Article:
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  6. As they say here: “see something, say something” – and I mean it in the best ‘snich’ way possible. Not as a gossip, but as part of a community. If something is a danger, then it needs attending to rather than looking the other way. Me proud of you. On behalf of the robins, starlings, owls, field-mice, and all who call the sanctuary home and have no phones with which to dial 911. You is a good neighbor.

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    • I have not often been put in a situation where my actions could make a difference. I just could not look the other way. The other gent beside me was just as troubled and I told him I had just called. He said he would, too. I don’t know if he did or not, I didn’t stick around to find out. I was definitely trying to be a good neighbour 🙂

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      • You are EXACTLY the proof of good neighbor. It doesn’t mean doing the easy things. It means doing the hard things, too, even when they are uncomfortable, as long as your conscience tells you to do so. I think of times when I called Children’s Protective Services after seeing bruising on a child. It is always difficult. Especially when you know the family, and when you wonder whether you are making it worse, or making a big deal, or the parents “didn’t mean to” or … And yet, it is ALWAYS the right thing to do if you see a helpless person/being under threat. Explaining it away when our heart tells us to make a call, is not the right thing to do … Calling, and giving the voiceless a voice (and a chance), is. You did the right thing, even when it wasn’t easy. I’m proud of you! XOXO

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        • Thank you for that, my friend.
          I wonder, when Mick was a child, why none of his teachers called… I know, back in the late 60’s, early 70’s it wasn’t what it is today, but still…

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          • Yes … at the time (and these were different times) there was no such thing as a mandated reporter, but also, there was a different view of child abuse and the function of others in ‘minding their own business’ in how families operated. People looked the other way on alcoholism and neglect, on bruising on children, on known sexual abuse. They certainly looked away on domestic abuse (it was legal until 1993 in some US states to rape one’s wife!!). So … a lot of children grew up with everyone pretty much knowing that their home life was miserable and abusive, and with people shaking their heads in most cases, and sometimes offering some safe haven in their homes in the best scenarios. It is heartbreaking to remember, and it helps to know that some things DID change with time, even if it is still not always that people will speak up when they see something. THAT to me is heartbreaking still. So sorry that Mick suffered. So needless. When we know today that the impact of child trauma is lifelong. 😦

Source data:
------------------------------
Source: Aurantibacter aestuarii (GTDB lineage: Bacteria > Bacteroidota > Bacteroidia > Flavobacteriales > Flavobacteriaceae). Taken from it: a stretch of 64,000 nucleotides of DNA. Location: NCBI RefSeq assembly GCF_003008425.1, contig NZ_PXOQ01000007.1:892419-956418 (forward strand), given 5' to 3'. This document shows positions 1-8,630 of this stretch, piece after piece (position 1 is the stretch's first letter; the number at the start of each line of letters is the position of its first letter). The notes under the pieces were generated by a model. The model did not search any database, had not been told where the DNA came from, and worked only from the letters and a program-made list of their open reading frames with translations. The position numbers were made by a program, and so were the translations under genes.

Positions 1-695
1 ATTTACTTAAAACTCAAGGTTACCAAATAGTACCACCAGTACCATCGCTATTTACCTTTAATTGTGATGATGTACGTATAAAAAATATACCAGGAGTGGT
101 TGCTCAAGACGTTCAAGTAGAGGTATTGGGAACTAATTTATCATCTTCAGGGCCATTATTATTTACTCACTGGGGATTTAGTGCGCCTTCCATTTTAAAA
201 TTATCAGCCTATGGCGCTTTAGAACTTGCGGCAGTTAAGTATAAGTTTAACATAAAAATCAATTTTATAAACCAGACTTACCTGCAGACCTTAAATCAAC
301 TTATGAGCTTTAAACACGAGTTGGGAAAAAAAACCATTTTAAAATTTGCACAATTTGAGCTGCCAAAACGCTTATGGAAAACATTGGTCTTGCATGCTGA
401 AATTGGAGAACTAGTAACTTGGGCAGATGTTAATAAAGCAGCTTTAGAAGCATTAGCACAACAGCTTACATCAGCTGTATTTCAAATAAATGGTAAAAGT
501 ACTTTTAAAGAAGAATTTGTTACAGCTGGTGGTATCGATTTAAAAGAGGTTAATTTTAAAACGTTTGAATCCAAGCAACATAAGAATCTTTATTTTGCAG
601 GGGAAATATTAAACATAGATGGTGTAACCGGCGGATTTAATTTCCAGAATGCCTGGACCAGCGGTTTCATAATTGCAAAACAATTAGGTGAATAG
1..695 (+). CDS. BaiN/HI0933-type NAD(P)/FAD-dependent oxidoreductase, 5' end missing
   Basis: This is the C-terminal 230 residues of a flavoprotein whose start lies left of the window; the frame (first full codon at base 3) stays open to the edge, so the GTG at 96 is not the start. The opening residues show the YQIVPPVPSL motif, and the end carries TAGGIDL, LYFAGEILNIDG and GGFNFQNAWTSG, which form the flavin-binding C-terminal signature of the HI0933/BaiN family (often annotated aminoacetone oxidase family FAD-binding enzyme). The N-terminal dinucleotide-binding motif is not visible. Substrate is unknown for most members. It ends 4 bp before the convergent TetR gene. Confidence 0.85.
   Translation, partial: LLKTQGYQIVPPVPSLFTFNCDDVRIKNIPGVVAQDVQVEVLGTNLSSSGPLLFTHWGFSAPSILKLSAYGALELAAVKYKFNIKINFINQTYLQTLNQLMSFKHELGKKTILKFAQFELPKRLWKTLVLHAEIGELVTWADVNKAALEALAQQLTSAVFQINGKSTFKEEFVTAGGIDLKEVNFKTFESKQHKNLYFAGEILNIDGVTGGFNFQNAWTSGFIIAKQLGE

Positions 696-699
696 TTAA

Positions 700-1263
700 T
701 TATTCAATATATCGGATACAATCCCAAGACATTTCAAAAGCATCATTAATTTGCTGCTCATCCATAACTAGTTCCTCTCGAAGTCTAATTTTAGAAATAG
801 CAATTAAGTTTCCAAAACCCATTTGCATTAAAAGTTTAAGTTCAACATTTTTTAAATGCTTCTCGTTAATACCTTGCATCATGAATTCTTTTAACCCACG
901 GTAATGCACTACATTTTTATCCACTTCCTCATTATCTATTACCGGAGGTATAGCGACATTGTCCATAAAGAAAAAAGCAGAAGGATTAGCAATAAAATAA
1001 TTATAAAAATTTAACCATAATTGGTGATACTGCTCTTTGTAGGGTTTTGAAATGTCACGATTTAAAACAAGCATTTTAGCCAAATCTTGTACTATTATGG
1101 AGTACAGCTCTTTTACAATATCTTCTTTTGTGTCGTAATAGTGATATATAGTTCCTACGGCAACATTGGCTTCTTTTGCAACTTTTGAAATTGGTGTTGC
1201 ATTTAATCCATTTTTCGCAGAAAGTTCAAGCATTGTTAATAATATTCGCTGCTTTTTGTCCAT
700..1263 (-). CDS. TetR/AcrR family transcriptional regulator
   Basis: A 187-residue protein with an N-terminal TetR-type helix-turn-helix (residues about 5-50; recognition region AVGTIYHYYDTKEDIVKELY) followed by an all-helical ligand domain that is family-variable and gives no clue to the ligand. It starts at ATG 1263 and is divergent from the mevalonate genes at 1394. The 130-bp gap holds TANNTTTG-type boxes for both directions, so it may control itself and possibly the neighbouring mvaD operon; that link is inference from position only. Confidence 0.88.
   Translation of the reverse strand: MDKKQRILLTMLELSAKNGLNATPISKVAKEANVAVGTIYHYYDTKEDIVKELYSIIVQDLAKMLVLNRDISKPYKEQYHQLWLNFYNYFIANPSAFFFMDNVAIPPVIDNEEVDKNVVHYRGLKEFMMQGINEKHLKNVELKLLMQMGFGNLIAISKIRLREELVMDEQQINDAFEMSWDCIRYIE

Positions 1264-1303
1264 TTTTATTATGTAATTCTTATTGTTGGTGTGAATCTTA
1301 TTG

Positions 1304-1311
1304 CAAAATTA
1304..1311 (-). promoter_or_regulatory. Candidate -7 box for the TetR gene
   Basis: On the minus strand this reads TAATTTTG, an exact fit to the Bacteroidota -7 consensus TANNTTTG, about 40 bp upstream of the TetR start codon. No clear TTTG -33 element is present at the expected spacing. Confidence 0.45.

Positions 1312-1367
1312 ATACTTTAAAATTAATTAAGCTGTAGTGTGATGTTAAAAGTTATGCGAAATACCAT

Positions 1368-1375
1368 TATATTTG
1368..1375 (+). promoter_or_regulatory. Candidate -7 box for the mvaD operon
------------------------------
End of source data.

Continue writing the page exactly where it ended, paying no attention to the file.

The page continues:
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          • True. All that you say.
            And, on the bright side, for him, it meant that he would never, ever lay a hand on his children. And he drilled into them to never do so to another, especially to a girl. It was a zero tolerance thing for him. It could have gone another way…
            Dale xoxo

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          • Yes, it could have gone another way, and it shows the person that he was, that he chose to PROTECT rather than Re-inflict.
            There are more and more like him that there are the abusive way, and that’s a blessing, too.
            Every child unharmed is a child saved. It is a life saved. Often literally.
            Here’s to breaking the cycles of abuse.
            And to Mick, in heaven, still protecting others, I’m sure.

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          • Oh yes. He was such a kind and generous man. Don’t mess with him but he was fair, too.
            Here’s to breaking the cycles!
            And here’s to Mick. Ever-present in one way or another.

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  7. Someone has to speak up for wildlife! Fires can get out of control and damage these birds’ homes. Besides, it probably wasn’t a legal fire, so good to set the record straight. 🙂
    You captured quite a few birds with your camera! The waxwing is a Cedar Waxwing (Bohemians have red instead of white under the tail) and depending on size, there are Downy and Hairy woodpeckers (Downy being smaller with white spots on edge of tail) and both species’ females have no red. I love your cardinals!

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  8. Q

    Nah, you ain’t no snitch. There is a clause that precludes any and all accusations of snitchery against the party involved. It states that while snitching ain’t cool, there are exceptions. Such as, if a kid, pregnant woman or animal is in danger of being harmed in any way. This changes everything, and so you were only doing right by nature when you ‘snitched’ . . told . . wait, reported. Yes, you reported what really needed to be reported.

    Case closed! 😉


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  9. You did the right thing, Thunder!
    There’s way too much disrespect for animals in this world.
    “I didn’t know it was against the law” is not an excuse here, or in a court of law.
    Time to man up, and LEARN!